Maryland Congressman Elijah Cummings, left, joined more than 200 people recently at Johns Hopkins Bayview Medical Center for the unveiling of a new U.S. postal stamp intended to raise funds for Alzheimer’s disease (AD) research. The stamp costs 60 cents, which includes the rate of first-class, single-piece postage, plus an amount to fund AD research at the National Institutes of Health. The idea for the stamp came from Kathy Siggins of Mt. Airy, Maryland, whose late husband was treated for AD at Johns Hopkins Bayview. It took Siggins and other stamp advocates 17 years of campaigning to win approval for this “semipostal” stamp, a special type of fundraising stamp to advance causes that the U.S. Postal Service considers to be ‘‘in the national public interest and appropriate.’’ More than 5.3 million Americans age 65 and older are estimated to have AD, which causes memory loss and debilitating symptoms.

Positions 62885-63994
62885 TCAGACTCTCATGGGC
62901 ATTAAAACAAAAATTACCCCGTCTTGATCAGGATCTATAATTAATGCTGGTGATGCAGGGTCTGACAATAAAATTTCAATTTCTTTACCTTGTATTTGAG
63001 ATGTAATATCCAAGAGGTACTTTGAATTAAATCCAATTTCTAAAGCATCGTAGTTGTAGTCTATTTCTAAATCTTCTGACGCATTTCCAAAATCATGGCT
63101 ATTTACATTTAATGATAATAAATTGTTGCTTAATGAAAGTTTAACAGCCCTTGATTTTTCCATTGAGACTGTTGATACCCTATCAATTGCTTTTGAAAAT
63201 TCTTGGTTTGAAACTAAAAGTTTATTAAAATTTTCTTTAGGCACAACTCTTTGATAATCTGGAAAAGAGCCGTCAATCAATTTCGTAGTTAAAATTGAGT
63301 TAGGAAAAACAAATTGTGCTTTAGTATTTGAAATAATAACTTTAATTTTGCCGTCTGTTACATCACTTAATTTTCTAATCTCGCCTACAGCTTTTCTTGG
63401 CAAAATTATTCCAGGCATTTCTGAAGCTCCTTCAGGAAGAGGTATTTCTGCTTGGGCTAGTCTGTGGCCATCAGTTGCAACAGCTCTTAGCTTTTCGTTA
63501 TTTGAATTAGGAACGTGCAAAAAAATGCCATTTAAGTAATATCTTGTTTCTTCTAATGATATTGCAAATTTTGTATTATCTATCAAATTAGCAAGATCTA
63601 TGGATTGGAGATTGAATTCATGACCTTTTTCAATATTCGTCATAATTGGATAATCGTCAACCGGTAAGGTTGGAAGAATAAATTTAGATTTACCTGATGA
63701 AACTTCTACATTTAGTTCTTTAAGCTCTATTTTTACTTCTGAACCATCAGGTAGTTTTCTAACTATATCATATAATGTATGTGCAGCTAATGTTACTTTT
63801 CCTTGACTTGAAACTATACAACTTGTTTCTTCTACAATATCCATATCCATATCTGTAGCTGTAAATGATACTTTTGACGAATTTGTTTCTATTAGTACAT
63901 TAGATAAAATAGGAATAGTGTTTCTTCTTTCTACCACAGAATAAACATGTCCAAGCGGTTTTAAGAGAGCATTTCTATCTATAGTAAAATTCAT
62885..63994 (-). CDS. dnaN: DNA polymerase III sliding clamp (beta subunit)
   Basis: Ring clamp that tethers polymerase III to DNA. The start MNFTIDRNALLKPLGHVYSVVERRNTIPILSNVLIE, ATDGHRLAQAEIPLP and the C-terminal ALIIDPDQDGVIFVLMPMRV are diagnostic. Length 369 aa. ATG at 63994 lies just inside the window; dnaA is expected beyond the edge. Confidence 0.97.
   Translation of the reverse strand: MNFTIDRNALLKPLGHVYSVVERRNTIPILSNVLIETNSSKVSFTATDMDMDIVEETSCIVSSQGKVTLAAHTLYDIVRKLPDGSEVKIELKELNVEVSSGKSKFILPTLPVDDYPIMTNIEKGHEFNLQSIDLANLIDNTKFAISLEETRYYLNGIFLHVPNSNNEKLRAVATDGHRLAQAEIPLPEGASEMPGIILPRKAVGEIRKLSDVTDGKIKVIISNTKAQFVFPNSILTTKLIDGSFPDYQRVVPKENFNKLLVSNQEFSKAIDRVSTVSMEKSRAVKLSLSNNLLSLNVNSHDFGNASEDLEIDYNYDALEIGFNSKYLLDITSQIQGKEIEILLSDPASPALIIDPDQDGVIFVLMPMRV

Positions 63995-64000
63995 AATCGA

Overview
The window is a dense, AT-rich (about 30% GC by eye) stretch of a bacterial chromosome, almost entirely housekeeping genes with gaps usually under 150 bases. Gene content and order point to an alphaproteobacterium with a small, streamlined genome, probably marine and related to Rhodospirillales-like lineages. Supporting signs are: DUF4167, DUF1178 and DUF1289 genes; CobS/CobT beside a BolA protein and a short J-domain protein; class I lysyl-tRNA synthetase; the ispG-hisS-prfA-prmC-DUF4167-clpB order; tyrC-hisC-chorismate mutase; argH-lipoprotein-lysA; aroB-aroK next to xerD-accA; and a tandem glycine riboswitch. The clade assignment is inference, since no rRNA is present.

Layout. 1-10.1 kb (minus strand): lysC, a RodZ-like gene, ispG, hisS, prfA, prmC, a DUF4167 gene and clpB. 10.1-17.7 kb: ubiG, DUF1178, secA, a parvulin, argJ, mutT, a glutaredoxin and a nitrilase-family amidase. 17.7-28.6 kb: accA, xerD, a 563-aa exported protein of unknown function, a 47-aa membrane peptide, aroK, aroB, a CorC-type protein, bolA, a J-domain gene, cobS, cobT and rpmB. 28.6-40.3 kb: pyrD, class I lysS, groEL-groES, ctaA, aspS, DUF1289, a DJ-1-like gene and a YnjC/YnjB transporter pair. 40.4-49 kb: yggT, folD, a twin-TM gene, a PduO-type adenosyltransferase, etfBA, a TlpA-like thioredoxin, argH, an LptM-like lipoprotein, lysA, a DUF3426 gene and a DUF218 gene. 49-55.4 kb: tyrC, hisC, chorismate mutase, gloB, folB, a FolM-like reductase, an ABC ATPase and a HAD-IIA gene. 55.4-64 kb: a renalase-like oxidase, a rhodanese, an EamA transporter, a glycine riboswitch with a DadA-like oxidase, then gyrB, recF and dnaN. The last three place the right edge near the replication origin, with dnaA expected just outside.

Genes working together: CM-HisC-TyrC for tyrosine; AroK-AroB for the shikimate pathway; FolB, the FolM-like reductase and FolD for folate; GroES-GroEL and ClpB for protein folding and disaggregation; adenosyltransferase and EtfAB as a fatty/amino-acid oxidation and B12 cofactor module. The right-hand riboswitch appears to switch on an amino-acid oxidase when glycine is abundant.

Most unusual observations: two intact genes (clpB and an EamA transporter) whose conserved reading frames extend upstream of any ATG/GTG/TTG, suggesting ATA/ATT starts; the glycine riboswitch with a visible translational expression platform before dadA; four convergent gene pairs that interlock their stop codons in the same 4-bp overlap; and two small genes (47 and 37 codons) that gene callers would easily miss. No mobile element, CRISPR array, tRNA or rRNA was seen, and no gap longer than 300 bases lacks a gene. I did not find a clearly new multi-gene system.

Read More: A Stamp of Approval